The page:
Introduction Proper pain management in the neonatal intensive care unit (NICU) is essential. The clinical pain assessment depends on objective measurement of indirect behavioural and physiological pain indicators. Cortical pain processing has been observed in preterm infants from 24 weeks gestational age but no study has focused exclusively on cortical pain response in extremely premature infants (≤28 weeks gestational age).
Aims This study aimed to demonstrate cortical pain processing in extremely preterm infants. Furthermore, the study aimed to investigate the impact of analgesic drugs on cerebral haemodynamics and the relationship between behavioural and cortical pain responses.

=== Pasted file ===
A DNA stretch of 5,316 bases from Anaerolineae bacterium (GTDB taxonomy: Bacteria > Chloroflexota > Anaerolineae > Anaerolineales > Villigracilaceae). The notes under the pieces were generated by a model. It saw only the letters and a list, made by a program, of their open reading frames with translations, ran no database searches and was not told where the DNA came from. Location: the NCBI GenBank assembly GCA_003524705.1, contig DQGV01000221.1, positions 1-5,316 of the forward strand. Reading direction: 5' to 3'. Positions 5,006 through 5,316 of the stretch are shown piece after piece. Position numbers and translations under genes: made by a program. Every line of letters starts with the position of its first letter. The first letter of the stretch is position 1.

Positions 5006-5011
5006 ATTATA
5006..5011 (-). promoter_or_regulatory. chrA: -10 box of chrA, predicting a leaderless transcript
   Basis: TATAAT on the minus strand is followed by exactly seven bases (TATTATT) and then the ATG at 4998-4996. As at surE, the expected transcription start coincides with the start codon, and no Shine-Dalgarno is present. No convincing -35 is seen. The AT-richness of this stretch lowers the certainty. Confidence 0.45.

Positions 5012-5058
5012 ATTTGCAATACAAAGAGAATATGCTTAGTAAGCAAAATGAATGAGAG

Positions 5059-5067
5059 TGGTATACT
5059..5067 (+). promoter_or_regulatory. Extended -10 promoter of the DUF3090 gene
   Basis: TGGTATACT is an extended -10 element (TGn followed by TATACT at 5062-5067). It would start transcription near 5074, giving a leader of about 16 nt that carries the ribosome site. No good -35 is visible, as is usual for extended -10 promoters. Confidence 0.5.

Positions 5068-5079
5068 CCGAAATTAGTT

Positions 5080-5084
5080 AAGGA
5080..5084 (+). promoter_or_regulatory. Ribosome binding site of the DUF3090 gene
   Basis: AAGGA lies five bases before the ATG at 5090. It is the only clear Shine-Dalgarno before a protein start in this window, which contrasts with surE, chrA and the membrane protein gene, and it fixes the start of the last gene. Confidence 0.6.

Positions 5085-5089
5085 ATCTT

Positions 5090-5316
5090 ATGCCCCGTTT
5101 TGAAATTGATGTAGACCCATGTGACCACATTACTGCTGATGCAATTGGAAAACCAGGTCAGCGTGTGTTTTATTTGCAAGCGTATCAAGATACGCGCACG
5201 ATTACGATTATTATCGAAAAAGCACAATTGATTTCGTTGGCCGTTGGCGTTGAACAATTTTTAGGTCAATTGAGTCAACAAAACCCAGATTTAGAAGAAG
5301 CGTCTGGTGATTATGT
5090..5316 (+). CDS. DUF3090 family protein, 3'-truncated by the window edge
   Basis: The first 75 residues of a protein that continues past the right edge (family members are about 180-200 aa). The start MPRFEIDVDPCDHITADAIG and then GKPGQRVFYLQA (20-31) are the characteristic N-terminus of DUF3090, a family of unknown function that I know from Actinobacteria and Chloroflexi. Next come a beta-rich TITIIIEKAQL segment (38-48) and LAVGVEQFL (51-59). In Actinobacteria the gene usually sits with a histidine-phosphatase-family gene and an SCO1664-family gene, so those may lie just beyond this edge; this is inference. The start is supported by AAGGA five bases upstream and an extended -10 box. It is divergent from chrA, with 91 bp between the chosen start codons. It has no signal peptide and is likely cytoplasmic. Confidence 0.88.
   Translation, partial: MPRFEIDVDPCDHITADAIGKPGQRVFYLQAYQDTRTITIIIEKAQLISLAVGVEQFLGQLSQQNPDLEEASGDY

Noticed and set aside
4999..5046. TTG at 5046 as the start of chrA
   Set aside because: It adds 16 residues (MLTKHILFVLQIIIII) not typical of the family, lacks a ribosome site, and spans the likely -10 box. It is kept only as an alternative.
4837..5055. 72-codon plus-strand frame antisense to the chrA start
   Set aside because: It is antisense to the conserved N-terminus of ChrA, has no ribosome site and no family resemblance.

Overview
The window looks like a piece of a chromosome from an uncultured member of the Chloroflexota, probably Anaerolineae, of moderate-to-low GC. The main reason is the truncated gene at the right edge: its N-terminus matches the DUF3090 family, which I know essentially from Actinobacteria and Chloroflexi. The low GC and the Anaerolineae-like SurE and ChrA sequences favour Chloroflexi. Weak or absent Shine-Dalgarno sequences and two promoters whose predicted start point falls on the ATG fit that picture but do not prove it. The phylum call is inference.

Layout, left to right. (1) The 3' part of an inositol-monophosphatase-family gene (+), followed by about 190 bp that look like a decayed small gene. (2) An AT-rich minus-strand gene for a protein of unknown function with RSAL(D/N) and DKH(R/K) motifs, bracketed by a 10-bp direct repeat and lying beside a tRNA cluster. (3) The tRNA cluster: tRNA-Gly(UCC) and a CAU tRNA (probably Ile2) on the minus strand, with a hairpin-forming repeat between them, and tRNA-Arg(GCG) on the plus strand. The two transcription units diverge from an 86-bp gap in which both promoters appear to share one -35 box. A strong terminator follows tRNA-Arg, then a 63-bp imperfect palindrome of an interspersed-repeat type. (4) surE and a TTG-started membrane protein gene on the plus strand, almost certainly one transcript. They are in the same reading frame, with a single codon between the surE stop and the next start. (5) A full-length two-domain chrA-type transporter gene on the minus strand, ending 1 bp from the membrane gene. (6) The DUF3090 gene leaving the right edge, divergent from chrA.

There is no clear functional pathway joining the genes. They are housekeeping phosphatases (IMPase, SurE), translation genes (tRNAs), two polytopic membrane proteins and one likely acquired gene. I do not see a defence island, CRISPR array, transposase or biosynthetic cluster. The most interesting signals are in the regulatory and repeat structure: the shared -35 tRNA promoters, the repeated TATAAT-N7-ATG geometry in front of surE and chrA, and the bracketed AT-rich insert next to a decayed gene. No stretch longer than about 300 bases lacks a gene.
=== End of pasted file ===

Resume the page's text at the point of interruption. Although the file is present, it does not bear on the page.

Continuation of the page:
Material and Methods A clinical study was performed in the NICU, including preterm infants ≤28 weeks gestational age or with a birth weight ≤1500 grams. Patients with severe on-going intraventricular haemorrhage or hydrocephalus were excluded. The infants were studied during routinely performed venepunctures and endotracheal tube suctions. Near-infrared spectroscopy was used for the study of cortical activity, parallel to observation of systemic haemodynamics and pain assessment with the Premature Infant Pain Profile and Échelle Douleur Inconfort Nouveau-Né.
Results During the procedures significant increases in the cerebral concentration of oxygenated haemoglobin were observed bilaterally during venepuncture and unilaterally during endotracheal tube suctions. Simultaneously, minor alterations in systemic haemodynamics occurred. The cerebral pain response was significantly reduced by analgesia.
Conclusions These results indicate the existence of cortical pain processing in very premature infants. Analgesia reduces this cortical response.